'But I'm not convinced a tunnel under the Glen of the Downs is a feasible idea or wouldn't generate a lot of local opposition. We need to be looking at how to introduce bus corridors and park and rides to get more people out of their cars to reduce the gridlock on the N11. In addition, thought needs to be given to make sure other road users like cyclists are protected on the route.'

'I received considerable feedback from Wicklow residents that the cyan route would impact on the Sugarloaf amenity and habitats and I have made clear to the project team that the construction of severe embankments and gulleys here to facilitate a new motorway would have a terrible impact on biodiversity and habitats in this area of special conservation,' said Minister Simon Harris. 'Unlike 20 years ago when the N11/M11 was first upgraded we now live in an era where public transport is afforded greater priority and the reduction of carbon emissions is now an urgent objective of all policy,' he said. The overwhelming feedback from commuters during the 2019 public consultation was for a greater emphasis to be placed on public transport provision along the M11/N11 corridor to reduce as much as possible the volume of single occupancy cars travelling to Dublin daily. 'There is now the largest ever budget for cycling and pedestrian facilities and major projects such as the N11/M11 upgrade need to reflect this change of thinking,' said Minister Harris.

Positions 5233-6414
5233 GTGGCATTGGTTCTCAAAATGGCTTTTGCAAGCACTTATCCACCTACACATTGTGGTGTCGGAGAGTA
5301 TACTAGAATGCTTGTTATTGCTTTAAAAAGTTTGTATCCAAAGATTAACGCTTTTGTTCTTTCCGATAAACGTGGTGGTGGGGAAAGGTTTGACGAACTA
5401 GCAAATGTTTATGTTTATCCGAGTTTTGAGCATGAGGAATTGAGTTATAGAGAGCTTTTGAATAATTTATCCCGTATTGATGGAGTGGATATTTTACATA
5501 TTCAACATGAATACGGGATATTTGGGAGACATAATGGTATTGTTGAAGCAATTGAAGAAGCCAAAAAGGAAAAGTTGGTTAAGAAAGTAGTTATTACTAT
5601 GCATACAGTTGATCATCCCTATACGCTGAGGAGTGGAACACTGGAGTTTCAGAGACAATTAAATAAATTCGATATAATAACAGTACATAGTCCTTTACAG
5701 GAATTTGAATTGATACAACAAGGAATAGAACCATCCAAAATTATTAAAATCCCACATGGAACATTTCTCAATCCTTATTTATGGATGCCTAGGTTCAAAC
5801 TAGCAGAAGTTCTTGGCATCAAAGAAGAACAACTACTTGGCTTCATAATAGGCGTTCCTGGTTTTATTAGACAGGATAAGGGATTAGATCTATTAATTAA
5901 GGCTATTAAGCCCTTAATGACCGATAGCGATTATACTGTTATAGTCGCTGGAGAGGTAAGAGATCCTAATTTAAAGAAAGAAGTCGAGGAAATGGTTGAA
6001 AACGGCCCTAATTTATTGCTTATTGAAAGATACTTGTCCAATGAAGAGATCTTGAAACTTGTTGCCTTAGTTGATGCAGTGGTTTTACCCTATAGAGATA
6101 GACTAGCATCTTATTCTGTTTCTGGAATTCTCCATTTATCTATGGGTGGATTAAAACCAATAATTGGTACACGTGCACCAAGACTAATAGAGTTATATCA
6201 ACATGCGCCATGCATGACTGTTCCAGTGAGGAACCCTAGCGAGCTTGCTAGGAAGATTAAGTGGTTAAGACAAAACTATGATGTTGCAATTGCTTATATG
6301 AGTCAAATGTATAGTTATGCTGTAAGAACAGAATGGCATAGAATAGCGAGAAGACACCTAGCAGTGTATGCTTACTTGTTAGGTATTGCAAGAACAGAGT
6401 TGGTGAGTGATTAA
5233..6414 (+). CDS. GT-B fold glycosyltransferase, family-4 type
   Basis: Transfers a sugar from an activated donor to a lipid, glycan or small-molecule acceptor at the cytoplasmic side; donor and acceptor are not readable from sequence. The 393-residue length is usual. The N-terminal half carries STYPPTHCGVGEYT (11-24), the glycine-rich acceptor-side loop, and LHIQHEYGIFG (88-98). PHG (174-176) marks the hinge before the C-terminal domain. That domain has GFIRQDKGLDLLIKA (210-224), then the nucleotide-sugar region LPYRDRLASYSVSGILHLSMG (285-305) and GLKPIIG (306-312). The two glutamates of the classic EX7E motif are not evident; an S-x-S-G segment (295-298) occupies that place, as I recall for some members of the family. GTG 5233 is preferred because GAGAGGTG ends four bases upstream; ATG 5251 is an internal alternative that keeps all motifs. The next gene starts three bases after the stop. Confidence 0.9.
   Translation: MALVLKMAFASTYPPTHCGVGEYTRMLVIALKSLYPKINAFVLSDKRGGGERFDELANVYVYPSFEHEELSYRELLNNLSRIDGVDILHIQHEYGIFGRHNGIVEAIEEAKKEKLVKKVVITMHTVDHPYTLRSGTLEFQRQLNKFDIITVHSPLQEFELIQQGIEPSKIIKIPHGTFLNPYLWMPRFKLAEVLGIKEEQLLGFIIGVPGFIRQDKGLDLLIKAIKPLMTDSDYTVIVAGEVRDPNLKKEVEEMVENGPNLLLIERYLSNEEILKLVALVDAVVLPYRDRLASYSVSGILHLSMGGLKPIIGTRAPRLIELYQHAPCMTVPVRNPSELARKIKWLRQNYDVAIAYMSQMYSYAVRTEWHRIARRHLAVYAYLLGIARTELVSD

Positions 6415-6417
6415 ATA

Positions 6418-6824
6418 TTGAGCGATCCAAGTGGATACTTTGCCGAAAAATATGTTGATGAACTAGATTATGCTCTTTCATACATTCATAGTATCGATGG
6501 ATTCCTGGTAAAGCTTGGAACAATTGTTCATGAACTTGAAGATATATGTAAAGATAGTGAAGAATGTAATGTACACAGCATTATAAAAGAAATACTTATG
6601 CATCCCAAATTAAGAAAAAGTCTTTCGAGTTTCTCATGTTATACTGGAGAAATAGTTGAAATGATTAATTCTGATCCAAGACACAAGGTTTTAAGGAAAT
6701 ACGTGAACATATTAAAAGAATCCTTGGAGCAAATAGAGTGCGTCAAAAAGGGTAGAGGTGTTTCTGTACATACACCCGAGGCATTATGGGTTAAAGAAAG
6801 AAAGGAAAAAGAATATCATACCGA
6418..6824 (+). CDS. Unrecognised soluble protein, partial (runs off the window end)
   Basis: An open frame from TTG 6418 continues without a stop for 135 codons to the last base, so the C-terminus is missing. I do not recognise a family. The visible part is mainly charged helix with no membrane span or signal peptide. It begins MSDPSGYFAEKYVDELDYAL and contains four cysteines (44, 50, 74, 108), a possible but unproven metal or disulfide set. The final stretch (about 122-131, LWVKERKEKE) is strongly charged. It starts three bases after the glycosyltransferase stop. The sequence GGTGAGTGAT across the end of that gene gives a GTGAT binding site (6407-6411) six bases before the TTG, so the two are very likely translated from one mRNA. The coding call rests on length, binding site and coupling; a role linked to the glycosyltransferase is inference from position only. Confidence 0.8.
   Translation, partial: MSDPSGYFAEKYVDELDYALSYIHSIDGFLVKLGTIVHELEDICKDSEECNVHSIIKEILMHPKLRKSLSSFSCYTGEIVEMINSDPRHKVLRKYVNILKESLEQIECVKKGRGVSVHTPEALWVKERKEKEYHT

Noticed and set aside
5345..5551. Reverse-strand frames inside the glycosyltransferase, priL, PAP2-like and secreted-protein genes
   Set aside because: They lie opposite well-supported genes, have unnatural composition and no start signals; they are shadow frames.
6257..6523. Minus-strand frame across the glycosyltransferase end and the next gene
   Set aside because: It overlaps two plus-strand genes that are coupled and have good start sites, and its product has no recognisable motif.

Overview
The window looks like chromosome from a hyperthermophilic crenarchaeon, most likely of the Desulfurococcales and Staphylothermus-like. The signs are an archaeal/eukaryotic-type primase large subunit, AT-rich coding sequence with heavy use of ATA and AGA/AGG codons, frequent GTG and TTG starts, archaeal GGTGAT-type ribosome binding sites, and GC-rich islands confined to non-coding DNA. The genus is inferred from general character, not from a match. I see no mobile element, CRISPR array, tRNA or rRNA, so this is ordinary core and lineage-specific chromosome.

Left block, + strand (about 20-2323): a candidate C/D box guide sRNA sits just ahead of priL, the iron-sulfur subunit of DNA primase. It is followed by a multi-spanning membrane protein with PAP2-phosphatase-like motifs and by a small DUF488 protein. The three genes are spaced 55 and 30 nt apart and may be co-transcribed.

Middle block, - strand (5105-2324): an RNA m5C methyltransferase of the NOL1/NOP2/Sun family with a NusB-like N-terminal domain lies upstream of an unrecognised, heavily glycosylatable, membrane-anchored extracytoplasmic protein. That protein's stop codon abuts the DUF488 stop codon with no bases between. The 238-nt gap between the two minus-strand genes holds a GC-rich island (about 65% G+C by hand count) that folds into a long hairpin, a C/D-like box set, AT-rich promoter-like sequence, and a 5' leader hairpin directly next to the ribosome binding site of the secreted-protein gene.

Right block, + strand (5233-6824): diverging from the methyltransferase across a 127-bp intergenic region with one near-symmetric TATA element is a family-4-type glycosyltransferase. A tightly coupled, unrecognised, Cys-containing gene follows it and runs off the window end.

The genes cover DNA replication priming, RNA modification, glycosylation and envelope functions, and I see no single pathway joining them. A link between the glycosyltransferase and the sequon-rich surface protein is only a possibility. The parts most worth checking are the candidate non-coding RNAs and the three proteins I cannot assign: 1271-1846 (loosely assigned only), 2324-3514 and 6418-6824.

The next stage of the project will involve identification of park and ride and public transport priority. The project team have also said they are working with the NTA to see what public transport priority and improvements can be made in advance of the upgrade.

Cllr Gerry Walsh said he has serious concerns about the cyan route. 'I welcome the clarity we now have but I would have some concerns about the impact the retained cyan route would have on dividing local communities as well as its environmental impact,' said Cllr Gerry Walsh. 'Also, we need to be cognisant of how long this project is going to take to deliver because the people of Wicklow can't wait years for these road improvements.'

'I welcome the news that many of the most environmentally damaging aspects of the original improvement scheme options have been discounted by the TII and Wicklow County Council,' said Cllr Joe Behan. 'We need urgent action on park and ride and bus priority schemes for existing users,' he said. This is because there will be long delays in the construction of road capacity improvements because of Covid.

'It is essential that this scheme is prioritised by the Government now,' said Cllr Behan. 'I sincerely hope it will not be delayed any longer as a result of the Green Transport Minister's threat in the last Dáil to block funding for this vital project for the commuters of County Wicklow.'

In November 2019, as public consultation was under way, Green Party leader Eamon Ryan indicated that his party would shelve such plans if they were in government.

Wicklow County Council Chief Executive Frank Curran said in March that the N11 was included in the National Development Plan as a scheme that would move to design phase between now and 2027. He said 'we don't want to delay it because we are in with a chance of it progressing... we want to stay in that category and complete the design work.' To contact the project team go to